State service head dodges fallout from Rankin case

By FRANCESCA MOLD political reporter

The man who refused to re-employ flamboyant welfare boss Christine Rankin has been reappointed to his own job on the recommendation of the Prime Minister.

Helen Clark said yesterday that she had recommended Michael Wintringham's contract as State Services Commissioner be extended until May 2003 to ensure continuity until after next year's election.

Mr Wintringham has been commissioner for five years.

His salary band is between $290,000 and $299,000 a year.

Mrs Rankin sued him for $1.2 million this year after he chose not to recommend her for reappointment as head of Work and Income New Zealand.

During the Employment Court case, Mr Wintringham said Mrs Rankin had failed to win the confidence of the Government and lacked the skills or intellectual rigour required to head the newly combined Winz and Ministry of Social Policy.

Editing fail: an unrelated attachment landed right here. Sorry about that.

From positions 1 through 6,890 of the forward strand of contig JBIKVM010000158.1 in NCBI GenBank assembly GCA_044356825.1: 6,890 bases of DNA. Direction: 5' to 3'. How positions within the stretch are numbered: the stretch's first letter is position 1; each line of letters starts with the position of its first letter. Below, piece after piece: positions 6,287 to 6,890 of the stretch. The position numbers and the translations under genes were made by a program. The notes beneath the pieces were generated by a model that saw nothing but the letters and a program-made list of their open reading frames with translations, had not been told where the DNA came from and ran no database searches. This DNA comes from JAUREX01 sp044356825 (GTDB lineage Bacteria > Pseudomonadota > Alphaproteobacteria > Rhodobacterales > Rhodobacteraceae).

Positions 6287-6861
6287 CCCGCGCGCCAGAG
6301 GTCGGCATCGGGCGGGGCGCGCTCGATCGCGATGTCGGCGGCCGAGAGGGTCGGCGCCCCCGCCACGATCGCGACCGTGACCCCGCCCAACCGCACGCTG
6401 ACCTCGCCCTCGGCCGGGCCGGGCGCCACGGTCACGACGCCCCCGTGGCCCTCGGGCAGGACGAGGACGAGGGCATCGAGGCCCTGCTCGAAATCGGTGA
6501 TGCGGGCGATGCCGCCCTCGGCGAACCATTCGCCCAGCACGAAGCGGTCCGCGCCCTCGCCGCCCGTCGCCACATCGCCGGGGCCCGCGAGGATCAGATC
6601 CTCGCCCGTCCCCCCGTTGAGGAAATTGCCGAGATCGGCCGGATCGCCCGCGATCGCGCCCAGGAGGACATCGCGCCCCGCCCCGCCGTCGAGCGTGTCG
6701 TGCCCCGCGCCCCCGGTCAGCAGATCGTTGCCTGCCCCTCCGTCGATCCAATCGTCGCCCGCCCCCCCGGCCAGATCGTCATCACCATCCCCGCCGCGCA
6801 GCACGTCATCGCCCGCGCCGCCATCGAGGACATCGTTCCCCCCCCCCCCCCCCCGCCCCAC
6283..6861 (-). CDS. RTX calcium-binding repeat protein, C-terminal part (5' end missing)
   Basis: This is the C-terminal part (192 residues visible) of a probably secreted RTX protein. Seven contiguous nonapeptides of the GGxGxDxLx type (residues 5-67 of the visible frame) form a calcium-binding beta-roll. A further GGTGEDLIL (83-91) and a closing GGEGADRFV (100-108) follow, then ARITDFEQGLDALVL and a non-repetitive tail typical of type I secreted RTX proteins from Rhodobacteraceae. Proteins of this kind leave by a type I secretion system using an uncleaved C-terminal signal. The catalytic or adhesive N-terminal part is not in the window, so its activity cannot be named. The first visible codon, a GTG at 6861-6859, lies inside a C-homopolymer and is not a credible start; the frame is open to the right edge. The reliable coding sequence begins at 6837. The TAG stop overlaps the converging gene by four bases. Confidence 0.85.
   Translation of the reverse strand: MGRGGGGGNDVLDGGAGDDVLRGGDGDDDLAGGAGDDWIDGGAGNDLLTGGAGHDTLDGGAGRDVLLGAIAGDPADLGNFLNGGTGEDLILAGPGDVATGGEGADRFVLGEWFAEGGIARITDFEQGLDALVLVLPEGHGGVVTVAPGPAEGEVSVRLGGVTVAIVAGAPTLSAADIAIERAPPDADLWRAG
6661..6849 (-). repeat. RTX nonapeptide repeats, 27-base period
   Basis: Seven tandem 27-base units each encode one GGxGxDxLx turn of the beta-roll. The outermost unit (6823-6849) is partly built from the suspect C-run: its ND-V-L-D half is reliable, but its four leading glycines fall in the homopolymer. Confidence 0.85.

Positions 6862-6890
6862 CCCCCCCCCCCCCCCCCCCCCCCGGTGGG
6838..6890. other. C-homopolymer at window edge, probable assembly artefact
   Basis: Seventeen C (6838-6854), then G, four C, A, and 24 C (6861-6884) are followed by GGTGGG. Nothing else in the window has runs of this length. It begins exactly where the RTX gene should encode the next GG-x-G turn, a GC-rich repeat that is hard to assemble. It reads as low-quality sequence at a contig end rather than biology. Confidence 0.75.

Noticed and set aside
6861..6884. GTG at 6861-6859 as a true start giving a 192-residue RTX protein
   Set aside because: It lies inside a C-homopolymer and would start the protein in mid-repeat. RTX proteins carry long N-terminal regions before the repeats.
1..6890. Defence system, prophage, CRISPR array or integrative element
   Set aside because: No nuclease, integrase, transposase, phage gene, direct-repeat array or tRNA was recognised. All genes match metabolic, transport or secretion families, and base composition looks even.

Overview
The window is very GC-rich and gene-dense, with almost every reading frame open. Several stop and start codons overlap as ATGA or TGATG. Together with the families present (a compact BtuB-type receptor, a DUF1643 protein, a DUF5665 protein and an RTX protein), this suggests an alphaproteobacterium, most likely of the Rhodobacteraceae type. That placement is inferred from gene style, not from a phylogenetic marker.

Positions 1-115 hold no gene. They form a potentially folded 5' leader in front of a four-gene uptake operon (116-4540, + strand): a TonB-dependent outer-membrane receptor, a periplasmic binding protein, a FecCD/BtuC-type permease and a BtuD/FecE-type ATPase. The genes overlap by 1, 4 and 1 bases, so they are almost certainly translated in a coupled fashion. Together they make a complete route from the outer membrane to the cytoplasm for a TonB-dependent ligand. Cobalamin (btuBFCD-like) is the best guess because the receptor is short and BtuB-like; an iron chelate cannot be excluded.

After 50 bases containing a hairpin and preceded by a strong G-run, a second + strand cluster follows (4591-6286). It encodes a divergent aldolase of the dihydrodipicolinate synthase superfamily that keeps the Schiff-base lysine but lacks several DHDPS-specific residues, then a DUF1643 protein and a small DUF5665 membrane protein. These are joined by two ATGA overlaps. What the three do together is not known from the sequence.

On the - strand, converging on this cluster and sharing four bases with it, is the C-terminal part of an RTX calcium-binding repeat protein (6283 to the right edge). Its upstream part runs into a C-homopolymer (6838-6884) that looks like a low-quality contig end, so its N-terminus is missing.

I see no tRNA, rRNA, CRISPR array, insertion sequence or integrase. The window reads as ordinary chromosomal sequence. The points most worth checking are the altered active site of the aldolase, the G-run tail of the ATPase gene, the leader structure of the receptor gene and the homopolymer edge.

Mrs Rankin accused her boss of caving in to political interference and failing to support her through the troubles at Winz.

She claimed he had given her reason to believe she had a long career in the public service ahead of her.

Mrs Rankin also alleged that Mr Wintringham offered to visit her in Australia if she found work there and take her out for dinner, although it would be platonic because he was celibate.

Mr Wintringham said Mrs Rankin had taken his comments out of context and he was hurt that she made a personal conversation public.

Helen Clark yesterday agreed that Mr Wintringham's reappointment indicated there had been no fallout for him as a result of the highly publicised court case.

"He conducted himself with some dignity through rather a difficult period," the Prime Minister said.

She said Mr Wintringham would head major projects over the next two years.

These would include the e-government programme and public service senior management development.

"It is important, particularly as we head into an election year, that the public service is led by a person who understands the delicate balance between being responsive to the requirements of the Government of the day and guarding the political neutrality of the public service," said Helen Clark.

Former PricewaterhouseCoopers consultant Tony Hartevelt has been appointed deputy commissioner for a five-year term.

His salary is likely to be between $190,000 and $200,000 a year.

Feature: the Rankin file

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